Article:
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Prime minister hints at more help for beleaguered oil and gas industry after plight of the east coast industry raised

13:07 27 January 2016

Oil and Gas platform

Oil and Gas platform

Anna Henly,Shell International Ltd except external advertising

Prime Minister David Cameron has pledged to build a bridge to the future for those involved it the oil and gas industry.

Waveney MP Peter Aldous, who was the first up in the weekly House of Commons question time, said there were “serious challenges” in the North Sea, urging Mr Cameron to assure him that he recognised the seriousness of the situation

He called for more to be done if the industry was to “first survive and then thrive”.

The prime minister highlighted that the oil price decline had been the longest in 20 years, and nearly the steepest, acknowledging that the effects could be seen in the east.

He said he was set to head to the oil hub of Aberdeen in Scotland tomorrow after the issue had been discussed with his cabinet.
“I am determined we build a bridge to the future for all those involved in the North Sea,” he said.

He also indicated that he would be “saying more” tomorrow about what help could be given to the industry.

Mr Aldous said earlier this month that the oil and gas industry was fighting for its very existence on the UK continental shelf.

The chairman of the all-party group on offshore oil and gas in Westminster told MPs the supplementary charge and the petroleum revenue tax should be reduced further or abolished, with more funding made available for seismic surveys provided.

Last year’s budget saw the petroleum revenue tax (PRT) cut from 50pc to 35pc to support continued production in older fields, with the existing supplementary charge for oil companies also be cut from 30pc to 20pc.

About 75,000 jobs have gone in the industry in the past 15 months as a result of the dramatic collapse in oil prices.

4 comments

  • Ingo, good post, very good, as usual....................The industry will need support for a lot of years, if the predictions about global growth are correct. All that taxpayers' money, to continue to destroy our environment, our very lives.................... 75,000 skilled workers - why isn't it possible put these subsidies into their employment, in the green energy sector? Is it because the wealthiest lobbyists wield the most influence.................something we could ponder re: the fracking industry? Surely not!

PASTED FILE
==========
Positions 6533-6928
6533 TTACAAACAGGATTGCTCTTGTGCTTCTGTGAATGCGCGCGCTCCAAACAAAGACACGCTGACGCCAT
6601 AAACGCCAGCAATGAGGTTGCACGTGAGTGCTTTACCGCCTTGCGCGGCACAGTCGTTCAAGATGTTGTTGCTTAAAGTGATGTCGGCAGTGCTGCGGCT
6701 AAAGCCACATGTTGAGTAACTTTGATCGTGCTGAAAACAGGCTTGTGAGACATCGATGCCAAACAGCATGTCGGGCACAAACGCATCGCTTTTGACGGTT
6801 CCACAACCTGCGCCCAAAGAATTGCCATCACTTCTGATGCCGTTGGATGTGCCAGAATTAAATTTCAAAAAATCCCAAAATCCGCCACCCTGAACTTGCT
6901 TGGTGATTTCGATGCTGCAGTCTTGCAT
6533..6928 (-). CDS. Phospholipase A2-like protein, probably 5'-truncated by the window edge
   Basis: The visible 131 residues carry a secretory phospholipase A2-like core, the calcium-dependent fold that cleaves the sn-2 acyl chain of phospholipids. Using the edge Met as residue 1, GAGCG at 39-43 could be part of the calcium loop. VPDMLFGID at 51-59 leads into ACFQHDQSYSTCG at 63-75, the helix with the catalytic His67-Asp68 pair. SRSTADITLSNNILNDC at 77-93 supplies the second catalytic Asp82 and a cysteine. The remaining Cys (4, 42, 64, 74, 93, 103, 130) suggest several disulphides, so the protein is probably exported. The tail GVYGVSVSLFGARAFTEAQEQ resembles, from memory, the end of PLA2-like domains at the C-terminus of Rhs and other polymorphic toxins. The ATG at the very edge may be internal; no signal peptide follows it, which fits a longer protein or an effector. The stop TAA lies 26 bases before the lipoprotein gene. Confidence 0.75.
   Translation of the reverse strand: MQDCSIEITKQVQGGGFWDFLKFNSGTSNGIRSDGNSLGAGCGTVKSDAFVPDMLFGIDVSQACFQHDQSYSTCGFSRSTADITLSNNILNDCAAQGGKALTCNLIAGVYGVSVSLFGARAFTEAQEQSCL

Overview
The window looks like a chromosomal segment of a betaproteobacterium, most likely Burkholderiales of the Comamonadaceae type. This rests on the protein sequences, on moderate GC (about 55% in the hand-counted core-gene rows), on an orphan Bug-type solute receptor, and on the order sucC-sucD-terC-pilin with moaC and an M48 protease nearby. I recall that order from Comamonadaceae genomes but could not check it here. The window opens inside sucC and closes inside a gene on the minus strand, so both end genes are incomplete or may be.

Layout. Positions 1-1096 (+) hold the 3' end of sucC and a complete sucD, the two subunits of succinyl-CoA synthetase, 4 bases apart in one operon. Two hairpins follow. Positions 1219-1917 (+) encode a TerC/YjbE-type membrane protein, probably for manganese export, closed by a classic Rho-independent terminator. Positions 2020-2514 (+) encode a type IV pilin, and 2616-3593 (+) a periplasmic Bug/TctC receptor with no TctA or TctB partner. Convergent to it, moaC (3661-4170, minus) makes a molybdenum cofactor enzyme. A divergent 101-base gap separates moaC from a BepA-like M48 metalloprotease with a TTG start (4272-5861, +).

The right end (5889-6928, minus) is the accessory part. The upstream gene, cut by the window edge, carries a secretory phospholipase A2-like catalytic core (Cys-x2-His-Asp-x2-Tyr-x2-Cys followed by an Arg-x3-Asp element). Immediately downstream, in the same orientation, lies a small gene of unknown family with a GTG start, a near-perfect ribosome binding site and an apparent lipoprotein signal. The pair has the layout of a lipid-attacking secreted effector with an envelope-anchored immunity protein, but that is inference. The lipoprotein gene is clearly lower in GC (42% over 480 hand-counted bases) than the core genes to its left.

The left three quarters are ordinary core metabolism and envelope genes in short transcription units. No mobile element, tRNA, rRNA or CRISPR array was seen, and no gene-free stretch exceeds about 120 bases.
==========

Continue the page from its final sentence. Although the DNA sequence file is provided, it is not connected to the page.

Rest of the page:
Report this comment

    catharthis

    Thursday, January 28, 2016

  • The most expensive wells to abstract fossil fuels from will have to shut first and alternative means to create energy are becoming more established in future. Globalised economies who have exported their dirty manufacturing to China, Mexico and other external countries are in the grip of old fashioned polluting interests. We don't want to modernise and the vested interests that Cameron wants to waste taxes on are all very able to look after their own affairs. This is another banking scandal in the making. Face up to it, Saudi will not stop producing oil, whatever Cameron says to them and we have no influence on Iran, as yet we only managed to destabilise Libya Iraq and Syria, all oil producers with reserves. The pricing of oil, the taxes on energies, which are still sky high, the need to press ahead with alternatives, all of it has been on the back burner, ignored, the Tory's have killed off solar , for them it was always a subsidy wheeze for large landowners to cover their fields with, only. Not a single penny of tax should be used to keep polluting industries alive when their vital signs all point to a steady demise.

    Report this comment

    ingo wagenknecht

    Thursday, January 28, 2016

  • Oil and gas as with any other commodities are subject to market forces. Prices have for many years been kept artificially high by parties with vested interests. North Sea oil and gas is very expensive to locate, extract and process. Whilst oil was trading at over 100 Dollars a barrel this was feasible and profitable. With huge over production worldwide, collapsing demand because of slow down in economic growth , massive increases in cheap gas fracking operations prices have fallen to around 30 Dollars a barrel. If these trends continue the price could fall even lower further jeopardising ongoing investment and North Sea operations. The loss of 75,000 jobs over the last 15 months is a massive blow to the industry and the exchequer . We are seeing similar situations in other areas such as the steel industry which are also linked to World commodity prices etc.

    Report this comment

    Grey Fox

    Wednesday, January 27, 2016

  • Levels of tax are not necessarily the problem - lack of capital investment tax relief is.

    Report this comment

    Rob44

    Wednesday, January 27, 2016

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